The notion of a Bank Holiday to honour Patrick was introduced in 1903, 120 years ahead of the one to honour St. Brigid, introduced last year. 1903 was also the year of the first St. Patrick’s Day parade in Ireland in Waterford. In eight years’ time, in 2032, we will be honouring the 1600th anniversary of Patrick’s coming to Ireland in 432AD. It is said that Brigid and Patrick are both buried at Downpatrick. And while we always pray that our deceased rest in peace, we might disturb them a little to ponder what lesson might they have for the Ireland of today?

While Patrick has left behind some writings, there are many things associated with the saint that have little authenticity. How many accounts dare to suggest Patrick lit the fire on Tara Hill. He didn’t, he couldn’t, King Laoghaire was there. It was very much lit in Slane and the focus there is on two elements, the fire and the shamrock.

The Fire, symbolic of the undimmed light of Christ, what we will do at the great Easter Vigils in all our parishes is an imitiation of St. Patrick, reminding us our flame still flickers, despite the attempts by many to quench it. Fire is very powerful, it can destroy but it can also refertilise. A single flame-point illuminates darkness, mesmerises the eye, offers a focus.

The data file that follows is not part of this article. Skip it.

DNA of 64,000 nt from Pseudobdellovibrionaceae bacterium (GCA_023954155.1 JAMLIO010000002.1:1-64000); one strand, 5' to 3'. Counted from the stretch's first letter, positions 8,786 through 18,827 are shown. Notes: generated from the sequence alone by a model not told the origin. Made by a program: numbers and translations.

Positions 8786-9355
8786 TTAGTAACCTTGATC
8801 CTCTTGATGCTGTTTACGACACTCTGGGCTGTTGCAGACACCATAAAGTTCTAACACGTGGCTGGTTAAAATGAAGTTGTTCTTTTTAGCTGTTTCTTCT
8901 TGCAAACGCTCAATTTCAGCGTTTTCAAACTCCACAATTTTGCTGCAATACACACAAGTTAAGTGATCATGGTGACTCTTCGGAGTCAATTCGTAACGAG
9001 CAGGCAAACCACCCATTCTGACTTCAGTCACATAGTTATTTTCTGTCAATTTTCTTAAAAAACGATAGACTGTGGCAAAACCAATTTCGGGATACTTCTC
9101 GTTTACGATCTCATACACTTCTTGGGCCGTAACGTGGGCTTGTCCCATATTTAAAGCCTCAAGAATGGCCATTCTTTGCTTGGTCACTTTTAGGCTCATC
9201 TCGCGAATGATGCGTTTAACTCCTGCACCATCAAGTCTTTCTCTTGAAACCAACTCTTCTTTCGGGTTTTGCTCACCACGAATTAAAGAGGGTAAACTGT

And then the shamrock. The Irish word for shamrock is seamróg which is the dimunitive of the Irish word for clover – seamair, meaning simply little clover or young clover. Many will wear clover today, thinking it’s shamrock, but we know clover can be four leafed. Hands up those wearing shamrock today? The shamrock always has three unblemished green leaves and its that which offered Patrick a catechetical tool. Sometimes we miss the images around us; sometimes we miss what is staring us in the face. Patrick didn’t and we shouldn’t either.